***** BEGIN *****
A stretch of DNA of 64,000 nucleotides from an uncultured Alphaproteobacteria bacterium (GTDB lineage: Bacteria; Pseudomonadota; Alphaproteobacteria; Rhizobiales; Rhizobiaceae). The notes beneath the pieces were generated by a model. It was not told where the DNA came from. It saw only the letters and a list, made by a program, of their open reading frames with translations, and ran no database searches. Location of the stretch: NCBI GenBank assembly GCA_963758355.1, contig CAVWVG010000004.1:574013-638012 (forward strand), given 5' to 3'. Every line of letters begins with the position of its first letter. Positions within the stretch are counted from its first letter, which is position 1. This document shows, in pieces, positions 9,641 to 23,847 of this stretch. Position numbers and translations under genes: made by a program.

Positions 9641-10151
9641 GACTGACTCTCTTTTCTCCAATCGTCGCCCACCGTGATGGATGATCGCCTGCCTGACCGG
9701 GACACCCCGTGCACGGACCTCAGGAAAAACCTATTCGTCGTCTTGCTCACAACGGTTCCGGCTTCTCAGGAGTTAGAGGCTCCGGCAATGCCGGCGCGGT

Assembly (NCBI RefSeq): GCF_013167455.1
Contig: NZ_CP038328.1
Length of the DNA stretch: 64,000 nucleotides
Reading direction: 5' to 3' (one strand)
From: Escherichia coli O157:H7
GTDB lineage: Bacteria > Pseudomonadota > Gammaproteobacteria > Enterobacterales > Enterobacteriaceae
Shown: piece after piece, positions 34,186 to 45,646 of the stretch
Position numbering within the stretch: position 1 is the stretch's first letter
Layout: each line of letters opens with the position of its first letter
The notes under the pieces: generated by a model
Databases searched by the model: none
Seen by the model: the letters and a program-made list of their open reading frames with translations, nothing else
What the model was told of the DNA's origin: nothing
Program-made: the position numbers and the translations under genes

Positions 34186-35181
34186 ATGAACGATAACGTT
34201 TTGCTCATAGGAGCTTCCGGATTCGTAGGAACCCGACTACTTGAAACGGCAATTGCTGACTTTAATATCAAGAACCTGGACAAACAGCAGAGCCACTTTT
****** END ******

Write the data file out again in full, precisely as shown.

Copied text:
A stretch of DNA of 64,000 nucleotides from an uncultured Alphaproteobacteria bacterium (GTDB lineage: Bacteria; Pseudomonadota; Alphaproteobacteria; Rhizobiales; Rhizobiaceae). The notes beneath the pieces were generated by a model. It was not told where the DNA came from. It saw only the letters and a list, made by a program, of their open reading frames with translations, and ran no database searches. Location of the stretch: NCBI GenBank assembly GCA_963758355.1, contig CAVWVG010000004.1:574013-638012 (forward strand), given 5' to 3'. Every line of letters begins with the position of its first letter. Positions within the stretch are counted from its first letter, which is position 1. This document shows, in pieces, positions 9,641 to 23,847 of this stretch. Position numbers and translations under genes: made by a program.

Positions 9641-10151
9641 GACTGACTCTCTTTTCTCCAATCGTCGCCCACCGTGATGGATGATCGCCTGCCTGACCGG
9701 GACACCCCGTGCACGGACCTCAGGAAAAACCTATTCGTCGTCTTGCTCACAACGGTTCCGGCTTCTCAGGAGTTAGAGGCTCCGGCAATGCCGGCGCGGT

Assembly (NCBI RefSeq): GCF_013167455.1
Contig: NZ_CP038328.1
Length of the DNA stretch: 64,000 nucleotides
Reading direction: 5' to 3' (one strand)
From: Escherichia coli O157:H7
GTDB lineage: Bacteria > Pseudomonadota > Gammaproteobacteria > Enterobacterales > Enterobacteriaceae
Shown: piece after piece, positions 34,186 to 45,646 of the stretch
Position numbering within the stretch: position 1 is the stretch's first letter
Layout: each line of letters opens with the position of its first letter
The notes under the pieces: generated by a model
Databases searched by the model: none
Seen by the model: the letters and a program-made list of their open reading frames with translations, nothing else
What the model was told of the DNA's origin: nothing
Program-made: the position numbers and the translations under genes

Positions 34186-35181
34186 ATGAACGATAACGTT
34201 TTGCTCATAGGAGCTTCCGGATTCGTAGGAACCCGACTACTTGAAACGGCAATTGCTGACTTTAATATCAAGAACCTGGACAAACAGCAGAGCCACTTTT